Nightmare Magazine




Interview: Mark Morris

Mark Morris has been a major figure on the British horror scene since 1989, when Toady, the first of his sixteen novels, was published to critical acclaim and solid sales (the 1990 paperback release debuted at number seven on the bestseller list). When his fourth novel, The Secret of Anatomy, was published by HarperCollins in 1995, he was being called “the new Clive Barker,” but his next few novels were victims of a serious downturn in horror. His 2002 novel Fiddleback was acquired by PanMacmillan and received a significant advance from Random House for an American release . . . provided Mr. Morris changed his name to the gender-neutral “J. M. Morris,” to reflect the book’s female protagonist. After PanMacmillan passed on his next novel, Morris found success in writing Doctor Who and Torchwood tie-ins, editing nonfiction anthologies of film essays, and contributing short fiction to dozens of anthologies. His most recent releases are the tie-in novel for the Darren Aronofsky film Noah, and Zombie Apocalypse!: Horror Hospital, a stand-alone novel set within the Zombie Apocalypse! world created by editor Stephen Jones. Morris and his family live in Tadcaster, North Yorkshire.

As a child, you watched Doctor Who and the Hammer films, and you’ve mentioned both as influences. Was there a point as a child or teenager when you abruptly realized you wanted to make your living writing horror?

I’d always loved writing stories from a very early age—when other kids were eking out two or three page stories in their exercise books for English homework, I’d happily rattle off fifteen to twenty stories, which would then be read out in class, to the delight of my schoolmates, because it meant they didn’t have to do any work for that lesson. I’d completed two full-length original Doctor Who novels by the age of twelve (which I’ve still got, hand-written in ring-binder notepads), but it wasn’t really until I graduated from college at the age of twenty-one with no idea what I wanted to for a living that I finally thought: Hmm, maybe I should give this writing lark a proper go?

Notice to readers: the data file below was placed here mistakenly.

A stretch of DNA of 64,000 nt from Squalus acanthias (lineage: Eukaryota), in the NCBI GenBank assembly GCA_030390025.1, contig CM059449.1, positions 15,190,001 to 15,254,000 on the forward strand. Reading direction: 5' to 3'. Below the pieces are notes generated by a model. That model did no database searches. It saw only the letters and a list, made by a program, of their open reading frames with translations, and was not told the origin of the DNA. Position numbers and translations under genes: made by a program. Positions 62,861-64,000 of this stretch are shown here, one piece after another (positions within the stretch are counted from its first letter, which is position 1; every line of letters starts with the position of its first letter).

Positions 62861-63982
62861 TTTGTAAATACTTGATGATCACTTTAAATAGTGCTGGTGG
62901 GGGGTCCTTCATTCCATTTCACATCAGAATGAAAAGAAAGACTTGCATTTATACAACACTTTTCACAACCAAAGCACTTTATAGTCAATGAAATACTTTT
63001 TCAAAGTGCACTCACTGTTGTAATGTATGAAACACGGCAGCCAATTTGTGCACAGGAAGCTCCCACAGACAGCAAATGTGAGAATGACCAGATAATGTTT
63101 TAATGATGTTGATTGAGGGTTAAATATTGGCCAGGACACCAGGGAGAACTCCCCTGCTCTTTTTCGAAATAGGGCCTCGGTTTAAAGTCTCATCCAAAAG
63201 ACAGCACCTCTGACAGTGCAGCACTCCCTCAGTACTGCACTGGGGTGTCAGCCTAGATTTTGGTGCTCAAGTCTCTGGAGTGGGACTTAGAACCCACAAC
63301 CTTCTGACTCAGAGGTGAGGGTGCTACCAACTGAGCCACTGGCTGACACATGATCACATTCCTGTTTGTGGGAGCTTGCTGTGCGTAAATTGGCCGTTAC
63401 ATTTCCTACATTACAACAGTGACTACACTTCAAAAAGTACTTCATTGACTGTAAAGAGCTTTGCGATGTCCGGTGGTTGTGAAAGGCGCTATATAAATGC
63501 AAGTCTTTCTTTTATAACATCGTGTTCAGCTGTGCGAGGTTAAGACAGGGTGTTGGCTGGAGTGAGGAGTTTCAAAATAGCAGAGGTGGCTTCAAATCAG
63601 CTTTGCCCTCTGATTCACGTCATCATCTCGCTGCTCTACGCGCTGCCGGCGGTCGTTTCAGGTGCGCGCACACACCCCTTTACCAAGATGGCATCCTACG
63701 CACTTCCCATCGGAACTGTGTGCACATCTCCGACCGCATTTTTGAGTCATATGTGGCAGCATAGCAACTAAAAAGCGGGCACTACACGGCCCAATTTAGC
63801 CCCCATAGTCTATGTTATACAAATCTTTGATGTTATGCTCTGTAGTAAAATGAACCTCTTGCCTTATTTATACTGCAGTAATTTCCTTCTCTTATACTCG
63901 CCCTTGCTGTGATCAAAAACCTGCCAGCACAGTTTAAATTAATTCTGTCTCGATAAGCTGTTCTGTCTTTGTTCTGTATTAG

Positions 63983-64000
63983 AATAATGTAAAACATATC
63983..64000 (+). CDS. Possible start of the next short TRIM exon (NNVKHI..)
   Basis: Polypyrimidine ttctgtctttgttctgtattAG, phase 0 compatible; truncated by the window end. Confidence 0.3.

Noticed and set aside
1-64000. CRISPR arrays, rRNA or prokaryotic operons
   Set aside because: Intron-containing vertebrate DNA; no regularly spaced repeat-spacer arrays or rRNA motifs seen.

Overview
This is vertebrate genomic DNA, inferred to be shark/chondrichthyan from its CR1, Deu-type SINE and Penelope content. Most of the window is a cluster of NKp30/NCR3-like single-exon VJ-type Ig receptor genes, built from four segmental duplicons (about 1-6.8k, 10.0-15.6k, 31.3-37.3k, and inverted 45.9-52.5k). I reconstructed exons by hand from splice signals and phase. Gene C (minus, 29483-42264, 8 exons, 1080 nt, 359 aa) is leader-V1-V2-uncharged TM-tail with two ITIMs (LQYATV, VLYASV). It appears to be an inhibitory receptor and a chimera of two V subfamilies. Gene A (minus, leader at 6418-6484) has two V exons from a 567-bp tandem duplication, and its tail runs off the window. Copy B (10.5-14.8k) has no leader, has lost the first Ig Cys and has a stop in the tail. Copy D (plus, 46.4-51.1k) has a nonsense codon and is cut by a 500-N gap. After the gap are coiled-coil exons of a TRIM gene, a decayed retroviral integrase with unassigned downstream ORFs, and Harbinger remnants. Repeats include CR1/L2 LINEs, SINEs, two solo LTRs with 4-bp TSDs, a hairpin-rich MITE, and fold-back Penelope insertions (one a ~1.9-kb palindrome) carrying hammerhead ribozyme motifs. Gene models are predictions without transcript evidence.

You graduated in 1984 but didn’t sell your first novel, Toady, until 1988. What did you do in those intervening years?

As I say, I had no idea what I wanted to do for a living when I left college, so I got hold of a second-hand typewriter and started writing stories and radio plays to fill in the time waiting for responses to jobs I’d applied for. After a while I started getting good feedback to what I was writing, so decided to devote more time to it. I sold a couple of stories to small press magazines, and then eventually managed to sell one to Charles L. Grant for one of his Shadows anthologies after meeting him at the British Fantasy Convention in 1987. I also wrote a horror novel called The Winter Tree during this time, which garnered some good feedback and was a hair’s-breadth away from being published by Sphere, but which I was ultimately unable to sell. I was getting such encouraging signs from publishers and editors, however, that I wrote a second novel called Toady, which ended up being so long that it took me two years to complete, and then I joined the Enterprise Allowance Scheme as a writer, which was set up by Thatcher’s Conservative government with the intention of helping the self-employed to get established during their first year of business. In reality it was simply a way of massaging the unemployment figures, as the government grant you were given to help you along was barely more than the dole, but it did mean that I was given an extra year to market Toady and write a further novel, Stitch, without being forced to join some sort of job scheme in order to maintain the payment of my unemployment benefits. Luckily within six weeks of joining the scheme, Piatkus Books made an offer for the hardback rights to Toady, and then subsequently sold paperback rights to Corgi in the UK. So by the time the EAS money ran out in 1989, the first payments from Toady were beginning to filter through—and I’ve just about managed to keep my head above water as a full-time writer ever since.